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Head PowerPoint Presentation

Head

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Head

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  1. Head

  2. Etiology: Blunt trauma or a fall from a height Signs & Symptoms: Severe headache and nausea; palpation may reflect a defect such as a skull indentation; there may be blood in the middle field, blood in the ear canal, bleeding through the nose, ecchymosis around the eyes (raccoon eyes) or ecchymosis behind the ears (battle sign); cerebral spinal fluid may appear in the ear canal and nose Treatment: Hospitalization and neurosurgeon referral Skull Fracture

  3. Etiology: Blunt trauma or a fall from a height Signs & Symptoms: Headache, tinnitus, nausea, irritability, confusion, dizziness, loss of consciousness, posttraumatic (anterograde) amnesia, retrograde amnesia, concentration difficulty, blurred vision, photophobia, sleep disturbance Treatment: Athlete is removed from play. May return to play if asymptomatic for 20 minutes. Cerebral Concussions(Mild Head Injuries)

  4. Head Injury Guidelines

  5. Etiology: Poorly understood condition that occurs following a concussion Signs & Symptoms: Athlete complains of a range of post-concussion problems, including persistent headache, impaired memory, lack of concentration, anxiety and irritability, giddiness, fatigue, depression and visual disturbances. These symptoms may begin immediately or within several days following the initial trauma and may last for weeks or even months before resolving. Treatment: Athlete is removed from play until all symptoms of this condition have resolved. Post-Concussion Syndrome

  6. Etiology: Rapid swelling and herniation of the brain after a second head injury that occur before the symptoms of a previous head injury have resolved. The second impact may be relatively minor and, in some cases, may not even involve a blow to the head Signs & Symptoms: Often, the athlete does not even lose consciousness and may look stunned. The athlete may remain standing and be able to leave the playing field under his or her own power. However, within 15 seconds to several minutes, the athlete’s condition worsens rapidly, with dilated pupils, loss of eye movement, loss of consciousness leading to coma, and respiratory failure. This is a life-threatening situation! Treatment: Emergency hospitalization. The best treatment is prevention. Second Impact Syndrome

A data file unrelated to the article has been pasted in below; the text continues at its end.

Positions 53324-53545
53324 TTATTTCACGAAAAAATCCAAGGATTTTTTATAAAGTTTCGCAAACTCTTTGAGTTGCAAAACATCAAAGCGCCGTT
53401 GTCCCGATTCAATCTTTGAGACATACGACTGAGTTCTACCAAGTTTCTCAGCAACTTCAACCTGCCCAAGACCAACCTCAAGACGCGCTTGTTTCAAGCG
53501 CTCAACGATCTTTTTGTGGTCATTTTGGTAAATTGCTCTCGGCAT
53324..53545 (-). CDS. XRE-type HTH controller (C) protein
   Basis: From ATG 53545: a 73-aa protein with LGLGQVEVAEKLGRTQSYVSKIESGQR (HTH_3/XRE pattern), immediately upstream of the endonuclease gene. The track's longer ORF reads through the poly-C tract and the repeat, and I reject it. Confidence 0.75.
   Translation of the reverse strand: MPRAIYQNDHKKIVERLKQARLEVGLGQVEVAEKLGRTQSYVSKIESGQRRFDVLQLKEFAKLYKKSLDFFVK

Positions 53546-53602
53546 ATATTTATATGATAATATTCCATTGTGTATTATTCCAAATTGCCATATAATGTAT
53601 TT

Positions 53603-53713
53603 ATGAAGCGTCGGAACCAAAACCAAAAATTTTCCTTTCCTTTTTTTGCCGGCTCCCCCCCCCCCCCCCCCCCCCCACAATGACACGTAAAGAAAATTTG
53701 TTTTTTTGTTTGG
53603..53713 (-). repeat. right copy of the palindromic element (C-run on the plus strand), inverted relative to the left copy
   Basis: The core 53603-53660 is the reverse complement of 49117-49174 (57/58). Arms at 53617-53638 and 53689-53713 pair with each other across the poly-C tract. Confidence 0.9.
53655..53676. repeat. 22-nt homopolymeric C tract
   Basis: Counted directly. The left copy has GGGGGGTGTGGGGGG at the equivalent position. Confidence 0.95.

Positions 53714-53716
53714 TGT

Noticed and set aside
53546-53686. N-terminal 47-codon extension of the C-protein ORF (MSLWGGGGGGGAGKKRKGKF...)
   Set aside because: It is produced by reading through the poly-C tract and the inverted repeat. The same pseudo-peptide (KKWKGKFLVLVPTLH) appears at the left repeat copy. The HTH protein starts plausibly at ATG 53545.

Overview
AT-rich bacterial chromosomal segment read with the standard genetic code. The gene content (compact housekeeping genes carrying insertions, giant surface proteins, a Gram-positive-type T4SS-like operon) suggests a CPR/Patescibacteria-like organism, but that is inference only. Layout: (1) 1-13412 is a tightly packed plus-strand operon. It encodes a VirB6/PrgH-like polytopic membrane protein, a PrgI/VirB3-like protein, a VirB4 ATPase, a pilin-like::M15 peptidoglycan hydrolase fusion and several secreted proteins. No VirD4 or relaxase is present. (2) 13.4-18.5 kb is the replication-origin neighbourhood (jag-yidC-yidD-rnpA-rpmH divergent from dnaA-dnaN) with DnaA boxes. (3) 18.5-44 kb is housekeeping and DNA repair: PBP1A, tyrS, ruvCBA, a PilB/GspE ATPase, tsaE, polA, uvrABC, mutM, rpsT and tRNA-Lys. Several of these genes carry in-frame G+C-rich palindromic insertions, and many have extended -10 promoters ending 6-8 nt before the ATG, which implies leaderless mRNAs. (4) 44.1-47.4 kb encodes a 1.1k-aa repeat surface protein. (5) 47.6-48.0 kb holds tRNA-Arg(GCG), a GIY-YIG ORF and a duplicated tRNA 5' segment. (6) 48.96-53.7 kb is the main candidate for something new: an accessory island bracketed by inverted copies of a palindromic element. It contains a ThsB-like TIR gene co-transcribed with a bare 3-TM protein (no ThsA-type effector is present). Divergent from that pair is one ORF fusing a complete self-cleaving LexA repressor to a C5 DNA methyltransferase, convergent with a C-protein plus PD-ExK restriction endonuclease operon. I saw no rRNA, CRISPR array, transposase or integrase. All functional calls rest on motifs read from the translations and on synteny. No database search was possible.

7. Etiology: Blunt trauma Signs & Symptoms: Athlete may experience a loss of consciousness but subsequently becomes very alert and talkative. A neurological exam will be normal, however, symptoms such as headaches, dizziness, and nausea will persist Treatment: Hospitalization Cerebral Contusion

  8. Etiology: A blow to the head or a skull fracture causing a tear of the menigeal arteries which are embedded in the bony grooves of the skull Signs & Symptoms: Athlete may experience a loss of consciousness but subsequently becomes lucid and show few or none of the symptoms of a serious head injury. Gradually symptoms begin to worsen and the athlete begins to experience severe head pain; dizziness, dilation of the pupil (usually on the same side of the injury), and sleeplessness. This can degrade into a life-threatening situation. Treatment: Hospitalization Epidural Hematoma

  9. Etiology: Occur more frequently than an epidural hematoma; results from acceleration/deceleration forces that tear vessels that bridge the dura mater and the brain. Signs & Symptoms: Athlete may loose consciousness; the athlete may experience severe headache; dizziness, dilation of the pupil (usually on the same side of the injury), and sleepiness. This can degrade into a life-threatening situation. Treatment: Hospitalization Subdural Hematoma

  10. Etiology: Occurs within minutes to hours after head trauma and is caused by an intracerebral clot that results in diffuse brain swelling with little or no brain injury. Signs & Symptoms: Rapid neurologic deterioration from a normal alert state that progresses to a coma and occasionally death. Treatment: Emergency hospitalization Malignant Brain Edema Syndrome

  11. Etiology: Athlete has a history of repeated minor blows to the head or who has sustained a major cerebral injury; the exact cause is unknown, but the condition is believed to be a vascular disorder Signs & Symptoms: Flashes of light, blindness in half the field of vision (hemianopia), and paresthesia thought to be caused by vasoconstriction of intercerebral vessels. The athlete complains of a severe headache that is diffused throughout the head and often accompanied by nausea and vomiting. There is evidence of a familial predisposition. Treatment: Medication Migraine Headaches

  12. Etiology: Blunt or penetrating trauma Signs & Symptoms: Possible bleeding, pain, and point tenderness Treatment: Pressure with a sterile gauze, cleanse the wound thoroughly, then dress. Possible physician referral. Scalp Injuries

  13. Etiology: Direct blow Signs & Symptoms: Deformity, loss of normal occlusion of the teeth, bleeding around the teeth, lower lip anesthesia Treatment: Immobilize the jaw with an elastic bandage, physician referral Mandible Fracture

  14. Etiology: Side blow to an open mouth Signs & Symptoms: Locked in an open position, jaw movement almost impossible, overriding malocclusion of the teeth Treatment: Immobilize the jaw with an elastic bandage and ice, physician referral, soft diet, and NSAIDs Mandible Dislocation

  15. Etiology: Forward translation of the jaw Signs & Symptoms: Headache, earache, vertigo, inflammation, neck pain Treatment: Strengthening exercises for hypermobility; mobilization exercises for hypomobility; custom-fitted mouthpiece Temporomandibular Joint Dysfunction